On this episode of BackStory with Colby Colb, legendary radio host Colby ‘Colb’ Tyner chronicles the thriving Hip-Hop renaissance of the ‘90s—a time when Nas, the Wu-Tang Clan, Mary J. Blige, A Tribe Called Quest and Busta Rhymes, to name a few, were emerging on the scene representing East Coast Hip-Hop.’
This was the perfect environment for a young Christopher Wallace to break out on the scene. The young Biggie Smalls studied the Hip-Hop greats, growing up on Word Up! Magazine and listening to Rap Attack on the radio. His mother, Voletta Wallace, tells Colb that young Christopher excelled in English class. “So I wasn’t shocked that he was such a great writer,” she says.
Raised in the Clinton Hill neighborhood of Brooklyn, New York, bordering Bedford-Stuyvesant, young Christopher would pass the time between drug deals by performing verses on the street. In the video below, you can feel the undeniable presence that he had at just 17 years old, rapping on Fulton Street in Brooklyn.
In 1991, Christopher was arrested and jailed for cocaine in North Carolina. While behind bars, he focused on writing and dropped his first demo tape upon his release. Biggie Smalls was born.
DJ Mister Cee is credited with discovering the young rapper, after being introduced through his first DJ, DJ 50 Grand. Biggie soon caught the eye of a young Sean ‘Puff Daddy’ Combs, who was doing A&R for Uptown Records at the time. The two met up, and the rest is history.
Puff was the mastermind behind Biggie’s rise to fame. He was strategic in where he placed Biggie in features alongside artists like Super Cat, Mary J. Blige, and Craig Mack. Colb goes in-depth here, documenting in detail the progression of singles and collaborations that further propelled Biggie to stardom.
Biggie’s momentum continued to build upon the success of his song Party and Bullshit off the Who’s The Man? soundtrack in the spring of 1993. In this next video, Puff and Biggie perform at the OutKast picnic in Atlanta in 1994, just months prior to the release of Biggie’s iconic debut album Ready to Die.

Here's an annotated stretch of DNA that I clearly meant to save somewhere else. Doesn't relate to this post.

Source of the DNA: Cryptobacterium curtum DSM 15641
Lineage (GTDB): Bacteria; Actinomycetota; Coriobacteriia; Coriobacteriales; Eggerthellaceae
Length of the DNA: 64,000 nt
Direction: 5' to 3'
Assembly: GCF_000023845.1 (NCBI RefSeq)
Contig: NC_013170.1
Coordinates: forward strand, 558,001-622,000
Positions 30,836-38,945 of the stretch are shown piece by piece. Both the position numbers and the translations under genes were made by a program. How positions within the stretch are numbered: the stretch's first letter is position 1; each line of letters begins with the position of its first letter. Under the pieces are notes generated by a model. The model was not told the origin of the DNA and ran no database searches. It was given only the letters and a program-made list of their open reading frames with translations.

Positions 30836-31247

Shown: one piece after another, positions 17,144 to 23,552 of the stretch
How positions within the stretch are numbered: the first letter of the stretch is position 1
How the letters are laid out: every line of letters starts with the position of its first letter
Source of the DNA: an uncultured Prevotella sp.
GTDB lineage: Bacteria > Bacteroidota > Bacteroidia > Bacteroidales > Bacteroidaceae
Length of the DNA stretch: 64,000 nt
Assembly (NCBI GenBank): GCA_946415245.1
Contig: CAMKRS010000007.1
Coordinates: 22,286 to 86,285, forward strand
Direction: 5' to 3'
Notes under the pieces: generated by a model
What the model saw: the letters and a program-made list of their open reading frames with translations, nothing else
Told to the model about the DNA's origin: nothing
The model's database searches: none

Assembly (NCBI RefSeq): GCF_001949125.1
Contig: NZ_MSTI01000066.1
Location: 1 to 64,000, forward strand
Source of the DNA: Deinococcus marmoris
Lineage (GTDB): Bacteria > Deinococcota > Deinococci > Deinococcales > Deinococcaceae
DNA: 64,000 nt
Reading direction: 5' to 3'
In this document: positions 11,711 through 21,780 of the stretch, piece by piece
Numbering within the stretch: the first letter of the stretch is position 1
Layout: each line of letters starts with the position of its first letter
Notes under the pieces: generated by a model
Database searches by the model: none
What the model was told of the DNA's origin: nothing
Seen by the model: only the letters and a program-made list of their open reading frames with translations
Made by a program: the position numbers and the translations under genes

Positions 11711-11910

Colb plays a clip from his first interview with Biggie in July of 1994, two months leading up to the release of Ready to Die. By this point, Biggie had changed his stage name to The Notorious B.I.G. due to a lawsuit filed against him by actor Calvin Lockhart, whose character in the 1975 film Let’s Do It Again inspired the rapper to adopt the name Biggie Smalls.
Two months after the release of Ready to Die, Biggie tells Colb in a second interview that the album was a chance to showcase another side to his artistry, a darker side, following the release of the mainstream hit Juicy, which told his life story and introduced The Notorious B.I.G. to the world.
Colb delves into the series of unfortunate events that caused the friction between Biggie and Tupac, and led to their untimely deaths. Tupac was making his mark on the West Coast Hip-Hop scene at the time. The two rappers were successful and thriving, yet the tension between them grew, fueling the rivalry between East Coast and West Coast Hip-Hop.
The iconic MCs were fatally shot within six months of each other, following one of the greatest years of Hip-Hop (1996), as Colb tells it. Their deaths sent shockwaves throughout the music world, but their impact on Hip-Hop lives on.
Listen to BackStory with Colby Colb: The Notorious B.I.G. for exclusive clips of Colb’s past interviews with Biggie Smalls, his mother Voletta Wallace, DJ Mister Cee and Craig Mack.
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